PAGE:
Last week, we tackled a bitter truth that's also a strange dichotomy: Pain is an essential part of humanity, and suffering is part of the road to happiness. The basic argument is that pain is built into the lives we lead, and it's even an essential part of how the body works. We as a society seek ways to avoid that pain and the suffering that comes along with it, all in the name of the search for happiness. However, I'm here to suggest that the real path to personal happiness and growth isn't around your pain, but through it. Suffering serves as a catalyst to create new paths to happiness, if you allow it be.
After all, think of all the energy that goes into those avoidance strategies we talked about. Imagine how much more time you would have for reading or socializing or exercising or anything else that brings you joy if you didn't spend it seeking ways to avoid the pain and suffering that life can throw your way. This week, we're going to lay out a simple strategy to get us started and look at a particular example.
Where to Begin
What we can do is start with reality. That means accepting that life is exactly as it is presenting itself to you and to me. We need to not fall into denial or wishful thinking. When we accept that life is how it is, in this moment, then we can begin to look at cause and effect. That, in turn, will lead to the possibilities that are available to help us handle life.
Let's Look at This Through the Lens of a Specific Example
“Under the circumstances, we are doing well.” My friend who went through chemotherapy used this as her motto. It was her way of recognizing that there were good things in her life regardless of what was happening. She accepted life as it was by looking at her situation, taking an inventory of all that she could appreciate, and finding measures of joy.
Lesson number one: It's about Perspective. It is all about perspective, for each of us. Certainly bad is bad. There is no way to make a tragedy or a crisis less of a painful event. What we can do is make it worse on ourselves or make it easier to bear based on the perspective we take.
Lesson number two: Make pain your friend, or at least your ally. If you understand pain is there and it has a reason, the energy you once put into avoiding it can now go into finding a way to change your life. This applies to physical and emotional suffering.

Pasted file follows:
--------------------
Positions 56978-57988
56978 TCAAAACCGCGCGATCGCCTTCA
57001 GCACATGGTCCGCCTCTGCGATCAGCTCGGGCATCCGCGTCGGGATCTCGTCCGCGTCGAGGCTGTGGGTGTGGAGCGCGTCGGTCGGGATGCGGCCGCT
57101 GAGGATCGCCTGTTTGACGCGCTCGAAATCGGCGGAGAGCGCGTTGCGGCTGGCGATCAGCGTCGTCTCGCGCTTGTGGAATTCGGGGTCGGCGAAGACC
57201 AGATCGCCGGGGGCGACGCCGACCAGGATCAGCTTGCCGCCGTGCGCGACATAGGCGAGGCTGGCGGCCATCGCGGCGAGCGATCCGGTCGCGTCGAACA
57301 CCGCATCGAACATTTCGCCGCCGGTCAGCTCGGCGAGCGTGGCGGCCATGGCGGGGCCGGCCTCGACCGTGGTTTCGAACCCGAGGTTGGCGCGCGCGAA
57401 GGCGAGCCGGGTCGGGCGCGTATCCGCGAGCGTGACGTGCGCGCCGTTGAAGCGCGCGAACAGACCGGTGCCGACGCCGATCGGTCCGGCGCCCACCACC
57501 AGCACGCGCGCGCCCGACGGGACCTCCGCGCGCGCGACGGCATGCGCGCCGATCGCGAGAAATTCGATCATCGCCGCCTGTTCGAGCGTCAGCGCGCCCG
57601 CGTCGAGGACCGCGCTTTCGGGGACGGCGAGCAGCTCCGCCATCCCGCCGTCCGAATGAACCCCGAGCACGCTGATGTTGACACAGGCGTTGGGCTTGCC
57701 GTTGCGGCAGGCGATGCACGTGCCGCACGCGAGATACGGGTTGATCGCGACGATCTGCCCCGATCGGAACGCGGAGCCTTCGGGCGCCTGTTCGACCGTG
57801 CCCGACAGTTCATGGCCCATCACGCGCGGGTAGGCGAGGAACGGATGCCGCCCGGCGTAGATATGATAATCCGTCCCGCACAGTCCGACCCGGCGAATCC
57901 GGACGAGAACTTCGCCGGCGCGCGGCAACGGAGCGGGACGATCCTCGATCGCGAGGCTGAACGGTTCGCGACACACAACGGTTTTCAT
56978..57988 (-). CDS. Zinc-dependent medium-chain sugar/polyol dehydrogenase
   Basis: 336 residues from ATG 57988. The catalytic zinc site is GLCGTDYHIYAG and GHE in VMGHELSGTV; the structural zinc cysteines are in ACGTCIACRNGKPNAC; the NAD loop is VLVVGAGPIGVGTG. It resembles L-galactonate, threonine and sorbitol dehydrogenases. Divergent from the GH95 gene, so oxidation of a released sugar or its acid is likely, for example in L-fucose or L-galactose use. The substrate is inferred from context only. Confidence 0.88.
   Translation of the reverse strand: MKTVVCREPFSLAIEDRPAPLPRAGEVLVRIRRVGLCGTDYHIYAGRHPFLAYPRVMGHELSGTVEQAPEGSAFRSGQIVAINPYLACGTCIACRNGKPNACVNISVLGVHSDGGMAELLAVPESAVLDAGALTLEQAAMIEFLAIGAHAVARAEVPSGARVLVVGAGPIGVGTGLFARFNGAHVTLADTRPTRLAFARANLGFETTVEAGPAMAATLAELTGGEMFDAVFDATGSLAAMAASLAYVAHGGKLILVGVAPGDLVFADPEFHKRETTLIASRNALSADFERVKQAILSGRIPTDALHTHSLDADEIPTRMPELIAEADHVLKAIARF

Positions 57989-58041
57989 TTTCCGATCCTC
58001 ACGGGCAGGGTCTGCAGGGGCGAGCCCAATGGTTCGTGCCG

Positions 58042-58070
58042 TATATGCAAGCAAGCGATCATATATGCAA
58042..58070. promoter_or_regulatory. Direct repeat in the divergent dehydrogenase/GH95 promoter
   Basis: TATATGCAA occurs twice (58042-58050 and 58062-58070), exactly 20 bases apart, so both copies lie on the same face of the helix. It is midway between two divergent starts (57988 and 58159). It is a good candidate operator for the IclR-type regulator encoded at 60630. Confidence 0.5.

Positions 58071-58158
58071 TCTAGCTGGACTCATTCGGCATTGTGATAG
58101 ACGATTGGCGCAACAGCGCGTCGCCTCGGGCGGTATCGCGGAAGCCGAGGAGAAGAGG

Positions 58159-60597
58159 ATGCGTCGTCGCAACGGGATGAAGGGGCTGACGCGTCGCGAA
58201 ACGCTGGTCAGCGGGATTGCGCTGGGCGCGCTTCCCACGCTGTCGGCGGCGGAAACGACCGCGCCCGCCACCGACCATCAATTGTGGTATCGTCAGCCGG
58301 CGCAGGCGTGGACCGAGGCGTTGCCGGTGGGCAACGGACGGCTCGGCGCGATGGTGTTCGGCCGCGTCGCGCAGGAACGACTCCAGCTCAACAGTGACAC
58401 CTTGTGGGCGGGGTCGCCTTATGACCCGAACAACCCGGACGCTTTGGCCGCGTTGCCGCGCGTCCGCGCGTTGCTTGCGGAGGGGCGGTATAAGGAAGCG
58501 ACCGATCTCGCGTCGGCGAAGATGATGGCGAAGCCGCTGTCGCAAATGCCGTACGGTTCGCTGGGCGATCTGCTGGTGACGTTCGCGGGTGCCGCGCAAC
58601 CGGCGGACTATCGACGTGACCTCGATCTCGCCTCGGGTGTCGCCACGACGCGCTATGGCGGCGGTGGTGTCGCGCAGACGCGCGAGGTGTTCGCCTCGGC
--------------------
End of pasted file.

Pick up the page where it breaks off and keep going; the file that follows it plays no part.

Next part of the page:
My friend had many painful times during her treatment. She suffered in body, mind and spirit. There were days when she was angry and resentful. She would ask, “Why me?” At those times, she found solace in her friends. She would then choose to look at it from the other direction, asking “Why not me?” and “What good can I find in this situation? How can I live to the fullest even in this circumstance?”
These are questions we each have to answer for ourselves. Some find a new direction in religion, activism to change the world, family, children, caring for aging parents, or caring for the world one person at a time. Some turn to renewed personal growth. Whatever the response, they all have one thing in common: they are new ways to find happiness that you may not have encountered had you spent all that energy avoiding.
There is no way to avoid suffering in life, and we don't receive an instruction manual at birth on how to successfully complete this thing called life. There are many people who think they have it all together, and many religions that offer a path, but you have to actively decide what is right for you.
One last thing to remember, nothing lasts forever. It may feel like it will, but it does not. Joy does not last forever, and neither does suffering. One thing is for sure though: As we travel the path of life, we can learn things we never knew, and our humanity will grow.